BRILLIANCE was a similar study conducted on Asian patients with myopic CNV. In this study, patients were randomised into three groups: ranibizumab guided by visual acuity; ranibizumab guided by disease activity; and PDT followed by ranibizumab / PDT / both [16]. This study concluded that patients on ranibizumab had superior efficacy compared to verteporfin PDT at month three, and the beneficial treatment effects persisted at month 12 [16].

The MYRROR study was conducted to determine the influence of baseline myopic macular degeneration (MMD) severity on outcomes with intravitreal aflibercept – the visual acuity gains, morphological outcomes, and dosing frequency were not affected by baseline MMD severity in patients treated with intravitreal aflibercept (17). Untreated, myopic CNV can cause irreversible vision loss of central vision due to scarring.

5. Posterior staphyloma

Posterior staphyloma, also known as ‘Scarpa’s staphyloma’, is an outpouching (or bulging) of the posterior pole due to the degenerative changes. The radius of curvature of the posterior staphyloma is smaller than the adjacent wall’s curvature [2]. Scleral and choroidal thinning secondary to increasing axial length have been proposed to be the reason for posterior staphyloma. On dilated fundus examination, staphyloma will appear as a depression with vessels dipping at the margin.

6. Myopic retinal detachment

Rhegmatogenous retinal detachment (RRD) is a sight-threatening emergency, which is more common in high myopes than emmetropes because of the presence of retinal hole and peripheral lattice degeneration. The predisposing factor for the RRD is the presence of a retinal tear and degenerated vitreous and premature vitreous detachment. The retinal tear with firm vitreous traction serves as a site through which the liquefied vitreous can seep through to cause the retinal detachment [22,23]. It is important to examine the other eye for presence of retinal holes / tears in the periphery as the incidence of retinal detachment in the fellow eye of a high myope is 16.7% [8]. Cataract surgery increases the risk of retinal detachment in myopic eyes [24] and the risk was highest in the first six months [25].

7. Myopic traction maculopathy

Myopic traction maculopathy (MTM), also known as foveal schisis was first described by Takano and Kishi in 1999, when they noticed a break in the foveal region in patients with posterior staphyloma [20]. The pathogenesis for development of foveal schisis was due to the abnormal elongation of the sclera in the presence of different stretching capacity of choroid and the retina. This causes parallel and perpendicular stretching force in the retina leading to thickening of inner retinal layers and thinning of outer retinal layers (Figure 3) Other contributing factors for fovealschisis could be inter-limiting membrane rigidity, vitreomacular traction, and epiretinal membrane [20]. Raizada, et al. described an OCT-based classification of MTM:

  1. Inner schisis or inner outer schisis
  2. Outer schisis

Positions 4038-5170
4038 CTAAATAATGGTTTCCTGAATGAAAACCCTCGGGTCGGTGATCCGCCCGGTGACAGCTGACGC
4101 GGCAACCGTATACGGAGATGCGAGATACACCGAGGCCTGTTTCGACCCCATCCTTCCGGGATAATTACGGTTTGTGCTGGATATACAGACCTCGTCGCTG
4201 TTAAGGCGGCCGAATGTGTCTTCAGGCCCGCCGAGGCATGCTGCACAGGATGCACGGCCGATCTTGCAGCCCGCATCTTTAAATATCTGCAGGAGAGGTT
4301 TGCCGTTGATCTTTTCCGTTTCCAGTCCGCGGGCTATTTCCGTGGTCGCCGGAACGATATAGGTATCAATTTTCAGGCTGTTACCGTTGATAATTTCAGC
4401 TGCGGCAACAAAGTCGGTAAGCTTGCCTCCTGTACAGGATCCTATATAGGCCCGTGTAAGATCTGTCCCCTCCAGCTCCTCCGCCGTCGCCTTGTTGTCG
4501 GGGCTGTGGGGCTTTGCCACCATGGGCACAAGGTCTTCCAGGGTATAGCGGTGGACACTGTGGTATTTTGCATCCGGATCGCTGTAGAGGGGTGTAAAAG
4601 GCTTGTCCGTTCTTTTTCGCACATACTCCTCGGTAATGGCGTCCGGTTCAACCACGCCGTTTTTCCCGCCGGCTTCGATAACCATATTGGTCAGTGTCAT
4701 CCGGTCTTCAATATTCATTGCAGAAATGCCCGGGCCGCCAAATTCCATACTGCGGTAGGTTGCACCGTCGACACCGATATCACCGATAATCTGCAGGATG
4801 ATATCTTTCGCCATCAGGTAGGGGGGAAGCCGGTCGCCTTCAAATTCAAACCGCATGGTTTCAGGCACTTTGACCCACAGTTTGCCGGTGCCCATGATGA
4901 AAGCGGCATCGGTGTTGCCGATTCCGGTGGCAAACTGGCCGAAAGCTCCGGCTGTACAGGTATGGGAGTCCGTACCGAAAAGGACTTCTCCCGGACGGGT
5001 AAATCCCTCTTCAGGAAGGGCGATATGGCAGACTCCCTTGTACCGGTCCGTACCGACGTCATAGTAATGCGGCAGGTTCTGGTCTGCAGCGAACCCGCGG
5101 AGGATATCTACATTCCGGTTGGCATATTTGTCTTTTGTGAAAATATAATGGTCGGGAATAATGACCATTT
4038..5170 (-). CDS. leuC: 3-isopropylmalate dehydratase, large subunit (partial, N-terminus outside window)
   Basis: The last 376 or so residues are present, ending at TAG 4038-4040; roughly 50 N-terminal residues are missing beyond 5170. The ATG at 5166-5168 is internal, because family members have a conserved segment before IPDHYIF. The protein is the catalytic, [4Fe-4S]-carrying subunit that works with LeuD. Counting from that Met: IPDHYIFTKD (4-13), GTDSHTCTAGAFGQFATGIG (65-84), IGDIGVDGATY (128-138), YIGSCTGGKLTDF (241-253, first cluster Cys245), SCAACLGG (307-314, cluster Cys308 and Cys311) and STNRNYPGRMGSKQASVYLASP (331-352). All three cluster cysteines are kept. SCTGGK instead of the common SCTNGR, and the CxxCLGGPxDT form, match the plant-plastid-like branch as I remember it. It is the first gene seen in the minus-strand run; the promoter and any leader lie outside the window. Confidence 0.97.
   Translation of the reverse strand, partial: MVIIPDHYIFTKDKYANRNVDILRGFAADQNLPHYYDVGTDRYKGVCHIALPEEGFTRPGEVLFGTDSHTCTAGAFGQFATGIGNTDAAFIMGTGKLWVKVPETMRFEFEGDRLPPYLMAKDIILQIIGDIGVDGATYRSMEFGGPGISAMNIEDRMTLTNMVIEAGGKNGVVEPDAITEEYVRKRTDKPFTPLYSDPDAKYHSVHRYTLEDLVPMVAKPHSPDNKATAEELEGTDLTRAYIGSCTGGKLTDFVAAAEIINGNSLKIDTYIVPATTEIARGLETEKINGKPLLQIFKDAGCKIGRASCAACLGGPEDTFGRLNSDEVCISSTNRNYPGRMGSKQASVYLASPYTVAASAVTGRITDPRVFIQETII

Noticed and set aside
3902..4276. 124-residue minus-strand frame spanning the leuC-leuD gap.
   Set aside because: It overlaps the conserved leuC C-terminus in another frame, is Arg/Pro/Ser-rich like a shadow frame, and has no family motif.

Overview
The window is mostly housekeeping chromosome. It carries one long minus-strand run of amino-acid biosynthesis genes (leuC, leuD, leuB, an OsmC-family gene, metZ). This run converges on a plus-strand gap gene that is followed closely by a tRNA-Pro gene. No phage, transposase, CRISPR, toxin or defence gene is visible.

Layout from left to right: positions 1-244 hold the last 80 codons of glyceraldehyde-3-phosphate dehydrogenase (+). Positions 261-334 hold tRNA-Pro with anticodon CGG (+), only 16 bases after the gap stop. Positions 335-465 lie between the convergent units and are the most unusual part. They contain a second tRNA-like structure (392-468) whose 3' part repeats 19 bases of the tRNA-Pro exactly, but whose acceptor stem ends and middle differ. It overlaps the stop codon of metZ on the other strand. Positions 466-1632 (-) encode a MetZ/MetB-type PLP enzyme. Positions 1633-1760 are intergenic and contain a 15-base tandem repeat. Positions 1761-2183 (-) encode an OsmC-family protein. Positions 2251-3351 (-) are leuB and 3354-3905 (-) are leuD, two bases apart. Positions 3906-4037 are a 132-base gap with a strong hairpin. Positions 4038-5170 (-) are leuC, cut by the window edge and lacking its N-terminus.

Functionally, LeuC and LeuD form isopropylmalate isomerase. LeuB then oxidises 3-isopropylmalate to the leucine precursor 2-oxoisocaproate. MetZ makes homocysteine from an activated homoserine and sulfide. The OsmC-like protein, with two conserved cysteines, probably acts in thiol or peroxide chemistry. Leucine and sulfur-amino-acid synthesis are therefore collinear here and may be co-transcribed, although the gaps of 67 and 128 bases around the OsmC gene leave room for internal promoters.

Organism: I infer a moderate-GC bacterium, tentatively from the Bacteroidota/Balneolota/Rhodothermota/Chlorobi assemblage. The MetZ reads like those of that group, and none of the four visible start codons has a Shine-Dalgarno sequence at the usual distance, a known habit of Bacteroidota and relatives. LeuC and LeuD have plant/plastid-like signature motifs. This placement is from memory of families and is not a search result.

3. Schisis detachment
  4. Detachment

8. Lacquer cracks

A lacquer crack is a break in the Bruch’s membrane which appear as linear, yellowish lesions when examined by ophthalmoscope. Though the exact mechanism is not completely understood, it is hypothesised that the elongation of the globe can cause a break in the Bruch’s membrane and choriocapillaris. In fundus angiography they appear as a window defect. At times, the break can be associated with subretinal haemorrhage which can have an appearance of a coin [18]. Fundus angiography can help to differentiate and rule out haemorrhage due to choroidal neovascularisation. Lacquer cracks can also be associated with choroidal neovascularisation which occur at the margin or can be in an adjacent region [3].

"Ranibizumab had superior efficacy compared to verteporfin PDT at month three, and the beneficial treatment effects persisted at month 12"  [16]

9. Fuchs spot

Fuchs spot, commonly referred to as Forster Fuchs spot, named after Forster who first described the subretinal neovascularisation in 1862 and Ernst Fuchs who described the pigmented lesion in 1901 [3]. The frequency of occurrence of Fuchs spot in myopic patients range from 5–10% [19]. Fuchs spots are pigmented lesions due to RPE proliferation at the site of regressed choroidal neovascularisation.


High myopia is defined as myopic refraction of greater than -6D with an axial length greater than 26.5mm while pathological myopia is myopic refraction with posterior pole degenerative changes. Due to the axial elongation, degenerative changes occur in the retina, Bruch’s membrane, choroid and sclera. This article emphasises on the important optic disc and retinal findings in a person with pathological myopia.


  • High myopia is defined as a myopic refractive error refractive of greater than -6 dioptres and axial length greater than 26.5mm.
  • Pathological myopia is defined as a myopic refraction with posterior pole myopic degenerative changes.
  • Untreated, myopic CNV can cause irreversible vision loss of central vision due to scarring.
  • High myopia is more prone to retinal detachment because of the retinal holes and peripheral retinal degeneration.



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Declaration of competing interests: None declared.




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Anitha Priya Arun Shankar

MBBS, DO, Aberdeen Royal Infirmary, UK.

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Adelehin Ijasan

FWACS, FICO, FRCS, FRCOpthal, Aberdeen Royal Infirmary, UK.